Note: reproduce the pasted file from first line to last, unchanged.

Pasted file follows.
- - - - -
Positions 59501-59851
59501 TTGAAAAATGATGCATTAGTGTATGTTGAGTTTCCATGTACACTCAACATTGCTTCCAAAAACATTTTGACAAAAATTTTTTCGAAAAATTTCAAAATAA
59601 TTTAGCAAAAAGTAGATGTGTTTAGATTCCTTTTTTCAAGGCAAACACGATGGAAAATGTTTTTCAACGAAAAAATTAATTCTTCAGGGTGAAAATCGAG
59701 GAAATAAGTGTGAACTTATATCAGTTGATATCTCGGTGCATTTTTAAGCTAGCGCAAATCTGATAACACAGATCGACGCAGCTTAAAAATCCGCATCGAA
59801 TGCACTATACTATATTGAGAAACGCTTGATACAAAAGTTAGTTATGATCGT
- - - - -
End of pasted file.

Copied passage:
Positions 59501-59851
59501 TTGAAAAATGATGCATTAGTGTATGTTGAGTTTCCATGTACACTCAACATTGCTTCCAAAAACATTTTGACAAAAATTTTTTCGAAAAATTTCAAAATAA
59601 TTTAGCAAAAAGTAGATGTGTTTAGATTCCTTTTTTCAAGGCAAACACGATGGAAAATGTTTTTCAACGAAAAAATTAATTCTTCAGGGTGAAAATCGAG
59701 GAAATAAGTGTGAACTTATATCAGTTGATATCTCGGTGCATTTTTAAGCTAGCGCAAATCTGATAACACAGATCGACGCAGCTTAAAAATCCGCATCGAA
59801 TGCACTATACTATATTGAGAAACGCTTGATACAAAAGTTAGTTATGATCGT